FIG. 1 is a top perspective view of one embodiment of a fastener of the present invention.
FIG. 2 is a top plan view of the fasteners of FIGS. 1 and 5, showing the position of the fastener relative to a carpet tile.
FIG. 3 is a side elevation view of the fastener of FIG. 1 shown incorporated into a floor covering.
FIG. 4 is an exploded side view of a barb that is incorporated into the fasteners shown in FIGS. 1 and 5.
FIG. 5 is a top perspective view of an alternative fastener of the present invention.
FIG. 6 is a side elevation view of the fastener of FIG. 5 shown incorporated into a floor covering.
FIG. 7 is a top plan view of another alternative fastener of the present invention.
FIG. 8 is a side elevation view of the fastener of FIG. 7.
FIG. 9 is an enlarged side elevation view of a barb that is incorporated into the fastener shown in FIG. 7.
FIG. 1 shows a fastener 10 formed from two longer, generally straight rods 12 and 14 joined at their midpoints transversely to each other, and four shorter rods 16, each of which is joined at its midpoint to either rod 12 or rod 14 near the ends of rods 12 and 14 so that each rod 16 generally is transverse to the rod 12 or 14 to which it is joined. Although rod 12 overlies rod 14 and each shorter rod 16 overlies the rod to which it is attached, all of rods 12, 14 and 16 generally lie in the same plane as a result of the relatively small diameter of the rods and the deviations of the rods at the joints. Specifically, a bend 18 in the form of an inverted arch in rod 14 receives overlying rod 12, so that most of the lengths of rods 12 and 14 lie in the same plane. Similarly, bends 20 in rods 12 and 14 are in the form of inverted arches, receive overlying rods 16, and allow rods 16 to lie generally in the same plane as rods 12 and 14. Because bends 18 and 20 extend to a substantially uniform depth beneath the plane in which the rods lie, fastener 10 lays flat when laid upon a flat surface, and numerous uniformly distributed points of support are provided to the fastener.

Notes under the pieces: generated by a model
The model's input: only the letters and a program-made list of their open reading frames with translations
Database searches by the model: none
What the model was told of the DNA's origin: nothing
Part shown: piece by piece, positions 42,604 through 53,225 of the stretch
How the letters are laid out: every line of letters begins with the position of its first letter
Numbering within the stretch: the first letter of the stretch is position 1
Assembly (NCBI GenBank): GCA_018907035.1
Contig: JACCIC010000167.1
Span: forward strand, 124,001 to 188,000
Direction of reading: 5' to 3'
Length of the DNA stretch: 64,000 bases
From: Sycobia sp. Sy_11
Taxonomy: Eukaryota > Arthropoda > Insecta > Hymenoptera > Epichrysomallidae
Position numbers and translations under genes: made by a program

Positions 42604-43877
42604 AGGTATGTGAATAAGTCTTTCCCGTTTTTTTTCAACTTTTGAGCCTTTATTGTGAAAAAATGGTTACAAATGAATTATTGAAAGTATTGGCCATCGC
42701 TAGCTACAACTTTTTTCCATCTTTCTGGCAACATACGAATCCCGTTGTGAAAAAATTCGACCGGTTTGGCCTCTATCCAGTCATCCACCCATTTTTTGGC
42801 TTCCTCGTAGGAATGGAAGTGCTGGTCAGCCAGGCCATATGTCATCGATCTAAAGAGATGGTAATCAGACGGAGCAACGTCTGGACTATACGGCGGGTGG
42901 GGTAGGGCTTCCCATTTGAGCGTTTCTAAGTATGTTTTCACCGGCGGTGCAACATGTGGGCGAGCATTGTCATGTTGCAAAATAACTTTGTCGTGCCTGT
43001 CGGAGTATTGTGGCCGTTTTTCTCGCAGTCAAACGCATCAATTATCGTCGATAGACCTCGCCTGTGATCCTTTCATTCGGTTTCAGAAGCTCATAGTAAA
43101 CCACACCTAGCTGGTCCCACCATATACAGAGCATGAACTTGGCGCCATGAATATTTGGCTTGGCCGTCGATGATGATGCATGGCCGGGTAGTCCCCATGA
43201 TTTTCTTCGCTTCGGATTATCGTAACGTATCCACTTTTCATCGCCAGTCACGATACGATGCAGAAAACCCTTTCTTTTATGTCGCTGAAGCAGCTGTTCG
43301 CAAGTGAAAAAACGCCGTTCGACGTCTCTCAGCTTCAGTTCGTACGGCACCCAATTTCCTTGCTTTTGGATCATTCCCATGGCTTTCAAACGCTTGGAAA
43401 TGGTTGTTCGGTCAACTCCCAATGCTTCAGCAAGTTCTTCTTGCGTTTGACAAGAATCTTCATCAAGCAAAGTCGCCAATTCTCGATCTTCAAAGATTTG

Rods 12, 14 and 16 are also bent so that the ends of each of the rods descend to a substantially uniform depth below the plane in which the rods generally lie before bending back up to form a prong 11 that extends substantially normal to the plane. The ends of rods 12 and 14 bend descendingly to form one side of an inverted arch, with the prong extending upward along the opposing side of the arch. Rods 16 descend from the point at which they are joined to rods 12 and 14 at a slope that increases uniformly along the descent. Prongs 11 extend upward from the point at which the descent terminates.
The depth of the bends at the ends of rods 12, 14, and 16 is substantially equal to the depth of bends 18 and 20. Because the depth is substantially similar to the depth of bends 18 and 20, the fastener lies flat, and additional support is provided to the fastener when laid upon a flat surface. The depth of the bends at the ends of the rods also enhances the retention of a floor covering layer by the fastener, by effectively lengthening the barbed prongs without increasing their height above the plane within which the rods generally lie, and thereby allowing the barbed prongs to penetrate more deeply into a layer of compressible material than the height of the barbed prongs above the plane would otherwise allow.
The ends of rods 12, 14 and 16 are bent to extend substantially normal to the plane within which the rods generally lie, to substantially the same height above the plane for uniform penetration of the prongs into a layered floor covering. The tips at the ends of rods 12, 14, and 16 are sharpened and shaped to form a prong from which a backward projecting point, or barb, extends to prevent the fastener from being easily extracted from a layer into which the ends of the rods have been inserted. Although many configurations for the barbed prong are possible and within the scope of this invention, a suitable configuration for use with fastener 10 is illustrated in FIG. 4 and designated by numeral 11. A backwardly extending barb is designated by numeral 13.